Since the kids are no more little there are no more bits of crayons in the house. I got two packs at the last grocery dash. And I already had a canvas, an oblong shape which I’ve had for ages with no real idea what to do with it. Now it time had come.

As a photographer, I like negative space, my cropping is usually such that the subject is not in the middle, but rather off center and even to the very sides of the image. It’s a thing.

And on Pinterest I spotted a few melted crayon images using negative space as well, negative space as in shapes and outlines of names etc. As the oblong shape of the canvas kind of lend itself to something longish I attempted a dolphin.

The blog also had pointed out that chasing bits of half melted crayon on kitchen bench and floor was an undesirable side-effect once the hair dryer is getting its work-out. Duly noted, which is why I decided to not break my crayons into pieces but somehow stick them on the canvas. Good old blue tac helped with that. Before that, I drew a rough outline of a dolphin with pencil on the canvas, and peeled the paper off the crayons. THAT was a really annoying and time consuming part … almost went back to accounting …. almost.

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In sections, I went around the canvas, sticking complimenting colours of crayons on and, with the hair dryer on low, started melting the crayons. Generally, it worked really well, however, eventually the crayons just melt too much – and yes, blue tac melts, too – so the angle of the hairdryer did matter a lot. Regardless, many times bits of breaking off melting crayon just flew across the canvas.

You can see the trails of these runaway pieces in the picture.

After I finished the whole outline of the dolphin, I used some crayons to put some extra drips and swirls into the paintwork. Crayons melt really quickly, and dry really quickly, too, so one has to be reasonably fast.

I took a few photos before, but got totally absorbed during the process, and quite dirty, and my camera and dirty fingers are a no no. Plus I was literally running out of time, as this dolphin took me a good 2 hours to finish …. dinner and sports drives were waiting.

Whilst I love the pools of melted colour, really cool actually, I would not recommend doing this activity with children. I burnt my fingers quite a bit and still have crayon blue under my fingernails today. And if you’re not careful and are holding the hairdryer too sideways or too low the hot wax does splatter everywhere.

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But I’m quite pleased with this attempt and the dolphin now keeps me company in the office and makes me smile while I do some bookkeeping.

 

 


madeit in Australia

madeit.com.au is an e-commerce site dedicated to showcase handmade items created by crafty people who physically reside in Australia. It doesn’t matter whether sellers do create for a living or as a hobby, as long as it’s their creation, it can be listed in their store on the madeit website.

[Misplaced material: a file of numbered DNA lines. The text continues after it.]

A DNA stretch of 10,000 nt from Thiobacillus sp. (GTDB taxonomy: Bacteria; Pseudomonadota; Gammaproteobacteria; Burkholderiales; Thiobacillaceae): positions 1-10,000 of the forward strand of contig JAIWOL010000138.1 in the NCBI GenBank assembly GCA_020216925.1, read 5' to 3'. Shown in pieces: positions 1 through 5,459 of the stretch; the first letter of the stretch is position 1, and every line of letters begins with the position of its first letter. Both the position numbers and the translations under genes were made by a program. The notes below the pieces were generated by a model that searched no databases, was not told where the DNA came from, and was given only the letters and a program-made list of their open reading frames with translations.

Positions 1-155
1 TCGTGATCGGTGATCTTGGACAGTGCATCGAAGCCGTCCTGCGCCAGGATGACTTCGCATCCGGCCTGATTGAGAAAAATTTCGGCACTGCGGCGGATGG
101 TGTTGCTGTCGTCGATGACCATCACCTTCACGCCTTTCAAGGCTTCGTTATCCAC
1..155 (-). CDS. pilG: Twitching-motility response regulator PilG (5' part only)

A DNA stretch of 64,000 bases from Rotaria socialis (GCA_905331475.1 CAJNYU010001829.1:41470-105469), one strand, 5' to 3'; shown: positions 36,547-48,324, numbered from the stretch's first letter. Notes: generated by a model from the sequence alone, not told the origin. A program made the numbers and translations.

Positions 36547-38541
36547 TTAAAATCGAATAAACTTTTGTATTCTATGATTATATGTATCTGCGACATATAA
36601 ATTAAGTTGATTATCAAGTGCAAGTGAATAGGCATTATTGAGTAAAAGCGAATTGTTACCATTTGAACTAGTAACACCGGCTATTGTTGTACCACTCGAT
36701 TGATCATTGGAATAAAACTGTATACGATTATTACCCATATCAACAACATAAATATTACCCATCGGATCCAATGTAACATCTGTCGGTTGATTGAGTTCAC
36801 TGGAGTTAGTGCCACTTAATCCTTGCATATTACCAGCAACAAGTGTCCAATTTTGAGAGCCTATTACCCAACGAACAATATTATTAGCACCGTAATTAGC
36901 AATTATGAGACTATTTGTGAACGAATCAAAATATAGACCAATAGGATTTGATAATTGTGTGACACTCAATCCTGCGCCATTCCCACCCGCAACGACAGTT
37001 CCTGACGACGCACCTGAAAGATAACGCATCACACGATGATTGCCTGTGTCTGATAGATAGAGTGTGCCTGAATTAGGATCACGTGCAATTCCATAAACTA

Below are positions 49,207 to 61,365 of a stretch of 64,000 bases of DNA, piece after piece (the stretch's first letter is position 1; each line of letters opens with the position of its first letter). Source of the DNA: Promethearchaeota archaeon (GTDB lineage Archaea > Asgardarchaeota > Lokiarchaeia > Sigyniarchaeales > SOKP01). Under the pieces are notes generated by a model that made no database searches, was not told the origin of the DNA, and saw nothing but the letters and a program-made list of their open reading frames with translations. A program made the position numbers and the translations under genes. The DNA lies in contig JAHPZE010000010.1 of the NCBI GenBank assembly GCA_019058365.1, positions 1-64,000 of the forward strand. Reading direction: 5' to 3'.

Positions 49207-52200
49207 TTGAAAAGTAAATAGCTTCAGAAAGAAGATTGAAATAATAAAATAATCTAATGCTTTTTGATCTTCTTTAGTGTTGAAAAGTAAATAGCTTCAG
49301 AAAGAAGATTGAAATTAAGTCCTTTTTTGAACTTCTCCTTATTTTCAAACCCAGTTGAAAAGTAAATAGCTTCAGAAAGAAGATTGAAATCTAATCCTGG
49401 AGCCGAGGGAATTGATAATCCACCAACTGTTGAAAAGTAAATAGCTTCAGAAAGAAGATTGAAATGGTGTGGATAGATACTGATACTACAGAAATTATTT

As the world is big and I’m not quite ready to expose myself to it, I liked this idea and so az pictured set up a store about a year ago.

I was still doing some markets in 2015 and spending a lot of energy to get my stall stocked and a lot of time being present on said markets. Unfortunately, I think, apart from a few very successful upmarket designer-type markets, the down the road once-a-month small to middle-size market is pretty much dead, a lament repeated by countless other market stall holders I became friends with. Market insurance and market stall fees keep going up, customers continue to be happy spending money on food and anything to do with the kids, but by large, they hold their purses tight. And if they shop they expect to be able to use their credit card, pay wave, chip and what not … all of which is not that easy and uncomplicated and seldom free and mostly not feasible for small businesses.

Anyway. Since I was still focusing on markets I didn’t put too much effort into my store on madeit and – no surprise – had a bit of a slow start.

Towards the end of last year I stepped it up, and madeit itself has undergone some changes and began the new year with some well thought-through and exciting changes, with a new look newsletter, improved blog and quality presence on social media platforms. All makes sense and looks awesome and it’s so exciting to be a part of it.

And to top the excitement, January has brought me a couple of features in the shopping guides and a stint as a guest pick-editor plus a few sales … insert happy little dance emoticon.

Following madeit more closely has also exposed me to the craft and creativity of other sellers and their fabulous products. A few birthdays are already sorted πŸ™‚

If you like to support handmade in Australia, check out madeit.com.auΒ  πŸ™‚